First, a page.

This Saturday on Equal Time for Freethought we will talk with Katherine Stewart, author of “The Good News Club: The Religious Right’s Stealth Assault on America’s Children.” Ms. Stewart, a journalist, appeared on our show months ago, but the discussion was our only show in ETFF’s 10+ year history to NOT be recorded. We will discuss her book regarding the Good News Club, an evangelical organization that has infiltrated thousands of elementary schools across the country, promoting their doctrine under the guise of free expression. We will discuss this organization, how it became so powerful, and the little known but immensely damaging impacts of their manipulation of our most vulnerable citizens.
Attack of the Theocrats!
This Saturday, host Matthew LaClair will speak with Sean Faircloth, the author of “Attack of the Theocrats: How the Religious Right Harms Us All and What We Can Do About It.” Faircloth served for a decade as a state legislature (Maine), and later worked for the Richard Dawkins Foundation for Reason and Science as the Director of Strategy and Policy and served as Executive Director for the Secular Coalition for America. We will talk about the effects of the religious right on America’s military, children, laws, education system, politics and more. With these concerns in mind, Faircloth presents a vision of a more secular America that provides true Constitutional religious equality among all citizens, both legally and socially.
William Gardner on Handling Truth
Why is truth such a hard thing to handle? Why do different people assert different things to be true, with equal certainty? Dr. William Gardner discusses four kinds of truths, which he calls Rhetorica, Mystica, Logica, and Empirica… and why they don’t always get along.
Also, why is it important to distinguish one kind from another, and – most importantly – how can someone living in today’s sea of information navigate the riptides of truths? And does it matter to the way we see the universe and the human condition if we never get to the truth?
We will discuss these questions with Dr. William M. Gardner, author of Handling Truth: Navigating the Riptides of Rhetoric, Religion, Reason, and Research. Gardner received a Ph.D. in General Experimental Psychology from the University of Alabama; he spent a year studying language at the University of Wisconsin, and occasionally during his teaching career took courses in philosophy. His research topics included animal behavior, comparative learning, personality, childcare institutions, and academic honesty.
How to be Secular w/ Jacques Berlinerblau
This Saturday, Matthew LaClair will interview Jacques Berlinerblau on his new book, How to Be Secular: A Call to Arms for Religious Freedom. Berlinerblau is a professor at Georgetown University’s School of Foreign Service and director of the Program for Jewish civilization. He has written numerous books, is a regular contributor to the Washington Post’s “On Faith” column, and hosts the podcast “Faith Complex.” In the book How to Be Secular, Berlinerblau enlightens readers on the realities of secularism, covering its intriguing and complex historical roots and trajectory, and its immense challenges. He argues for increased cooperation among theists and non-theists, less focus on an absolute separation of church and state, and for a nuanced and informed approach to tackling the Religious Right “Revivalists.”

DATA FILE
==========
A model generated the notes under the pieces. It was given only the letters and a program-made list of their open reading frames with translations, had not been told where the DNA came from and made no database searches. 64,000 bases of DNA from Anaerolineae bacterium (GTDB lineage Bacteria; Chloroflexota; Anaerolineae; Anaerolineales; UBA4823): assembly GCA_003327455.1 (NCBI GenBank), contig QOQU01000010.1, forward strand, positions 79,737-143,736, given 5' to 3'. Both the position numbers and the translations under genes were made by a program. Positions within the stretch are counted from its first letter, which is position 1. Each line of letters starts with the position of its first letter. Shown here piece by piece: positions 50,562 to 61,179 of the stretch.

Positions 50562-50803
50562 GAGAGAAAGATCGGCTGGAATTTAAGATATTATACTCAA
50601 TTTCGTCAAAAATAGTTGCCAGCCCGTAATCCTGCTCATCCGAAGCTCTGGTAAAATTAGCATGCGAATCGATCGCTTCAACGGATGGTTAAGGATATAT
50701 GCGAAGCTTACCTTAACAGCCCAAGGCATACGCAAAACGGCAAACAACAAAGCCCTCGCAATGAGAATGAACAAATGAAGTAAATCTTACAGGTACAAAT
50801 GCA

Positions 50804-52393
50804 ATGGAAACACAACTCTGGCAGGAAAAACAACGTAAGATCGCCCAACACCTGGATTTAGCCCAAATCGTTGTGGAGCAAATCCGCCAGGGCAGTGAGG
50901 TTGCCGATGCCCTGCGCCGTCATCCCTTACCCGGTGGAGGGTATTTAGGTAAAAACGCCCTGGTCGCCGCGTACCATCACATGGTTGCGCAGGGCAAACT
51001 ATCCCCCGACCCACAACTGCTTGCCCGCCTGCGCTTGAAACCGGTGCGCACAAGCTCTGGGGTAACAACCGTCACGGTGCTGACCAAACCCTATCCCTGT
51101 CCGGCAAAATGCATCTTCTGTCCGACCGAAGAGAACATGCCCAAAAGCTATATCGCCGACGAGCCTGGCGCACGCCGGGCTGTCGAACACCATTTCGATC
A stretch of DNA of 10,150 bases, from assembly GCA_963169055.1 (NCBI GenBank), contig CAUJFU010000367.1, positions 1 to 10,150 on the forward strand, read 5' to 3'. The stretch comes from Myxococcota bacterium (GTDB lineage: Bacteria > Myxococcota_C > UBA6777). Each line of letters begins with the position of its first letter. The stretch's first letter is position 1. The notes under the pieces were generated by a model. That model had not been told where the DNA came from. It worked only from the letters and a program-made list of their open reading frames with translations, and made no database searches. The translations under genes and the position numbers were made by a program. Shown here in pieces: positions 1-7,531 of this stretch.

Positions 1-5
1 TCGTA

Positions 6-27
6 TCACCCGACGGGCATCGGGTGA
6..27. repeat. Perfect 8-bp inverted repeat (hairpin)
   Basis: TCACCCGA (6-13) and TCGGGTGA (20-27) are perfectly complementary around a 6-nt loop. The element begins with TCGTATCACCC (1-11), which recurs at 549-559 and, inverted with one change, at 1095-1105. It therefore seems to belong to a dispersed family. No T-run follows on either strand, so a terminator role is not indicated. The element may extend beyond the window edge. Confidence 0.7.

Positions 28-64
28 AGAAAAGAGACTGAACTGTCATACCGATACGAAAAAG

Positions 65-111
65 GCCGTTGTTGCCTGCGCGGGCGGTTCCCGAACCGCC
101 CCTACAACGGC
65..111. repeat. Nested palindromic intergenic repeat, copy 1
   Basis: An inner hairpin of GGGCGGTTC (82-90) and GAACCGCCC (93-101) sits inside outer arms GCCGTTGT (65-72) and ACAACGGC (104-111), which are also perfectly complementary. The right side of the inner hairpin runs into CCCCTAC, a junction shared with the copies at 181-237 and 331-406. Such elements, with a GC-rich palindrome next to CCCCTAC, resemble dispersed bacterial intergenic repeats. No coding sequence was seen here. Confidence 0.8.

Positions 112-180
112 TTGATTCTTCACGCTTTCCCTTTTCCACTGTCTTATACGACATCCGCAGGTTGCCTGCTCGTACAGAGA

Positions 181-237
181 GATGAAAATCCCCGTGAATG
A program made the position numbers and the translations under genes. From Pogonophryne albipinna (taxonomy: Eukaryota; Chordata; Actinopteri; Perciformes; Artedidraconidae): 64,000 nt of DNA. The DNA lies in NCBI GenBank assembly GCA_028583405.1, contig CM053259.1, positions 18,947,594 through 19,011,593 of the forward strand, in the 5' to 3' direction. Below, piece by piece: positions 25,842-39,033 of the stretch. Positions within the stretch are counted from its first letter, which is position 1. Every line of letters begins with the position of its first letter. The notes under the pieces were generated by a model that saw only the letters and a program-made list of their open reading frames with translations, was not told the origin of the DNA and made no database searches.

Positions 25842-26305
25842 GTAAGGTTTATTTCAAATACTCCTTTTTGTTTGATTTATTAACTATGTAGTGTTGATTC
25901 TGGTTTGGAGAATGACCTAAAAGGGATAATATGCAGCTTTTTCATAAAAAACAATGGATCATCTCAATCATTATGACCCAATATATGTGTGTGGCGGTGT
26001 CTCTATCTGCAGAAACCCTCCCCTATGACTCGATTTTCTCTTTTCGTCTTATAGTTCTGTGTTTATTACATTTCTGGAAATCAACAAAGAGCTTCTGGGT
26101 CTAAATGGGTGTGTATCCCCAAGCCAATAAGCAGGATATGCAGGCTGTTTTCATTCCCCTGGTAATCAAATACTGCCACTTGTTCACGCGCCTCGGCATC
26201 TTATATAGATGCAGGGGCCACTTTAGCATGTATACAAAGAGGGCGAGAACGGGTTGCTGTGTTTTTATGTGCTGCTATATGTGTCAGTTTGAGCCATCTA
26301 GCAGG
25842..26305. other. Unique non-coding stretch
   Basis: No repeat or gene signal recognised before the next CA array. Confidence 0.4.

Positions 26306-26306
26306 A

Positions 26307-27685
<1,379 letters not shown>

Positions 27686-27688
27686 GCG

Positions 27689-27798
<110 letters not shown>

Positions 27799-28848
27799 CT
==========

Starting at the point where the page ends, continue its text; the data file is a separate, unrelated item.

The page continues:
Robert Jensen on Arguing for Our Lives
Why is being neutral – as regards politics and religion – not acceptable in a democracy? How can we engage in meaningful public or personal dialogue about politics and religion in a deeply polarized society? How do we engage people who can’t (or won’t) discern facts and evidence from opinions and beliefs? And what can we do toward creating a more educated, more intellectual, and more empathic society?
We will address these vital questions and more as we discuss with Robert Jensen his new book: Arguing for Our Lives: A User’s Guide to Constructive Dialog.
“God and the Folly of Faith” w/ Dr. Victor Stenger
What can religious faith tell us about the universe? What can the scientific endeavor tell us about that same universe? Where do they agree, and where to they clash? How do we know what is real and what is imagined? What constitutes a good reason for believing in something, and how has believing for poor reasons affected our society?
Dr. Stenger is adjunct professor of philosophy at the University of Colorado and emeritus professor of physics at the University of Hawaii. His research career spanned the period of great progress in elementary particle physics that ultimately led to the current standard model. In his last project before retiring, he collaborated on the underground experiment in Japan that showed for the first time that the neutrino has mass. The Japanese leader of the project shared the 2002 Nobel Prize in Physics for this discovery.
Dr. Stenger is author of many books including the NY Times bestseller, God: The Failed Hypothesis and The Fallacy of Fine-Tuning.
Astro-Physicist, Neil deGrasse Tyson
This Saturday, we speak with Neil deGrasse Tyson, astrophysicist and director at the Frederick P. Rose Hayden Planetarium at the Museum of Natural History in New York City. He has hosted NOVA Science Now on PBS, and will be hosting Cosmos (based on the original series by Carl Sagan), on FOX (produced by Seth MacFarlane). Frequent guest on The Daily Show, The Colbert Report, Real Time with Bill Maher and more, Tyson is considered to be one of the most effective science communicators of our time, recently testifying before the Senate to encourage a higher budget for NASA. He has written a number of books, including his most recent Space Chronicles: Facing the Ultimate Frontier. Join us for this enthusiastic, informative and personal interview!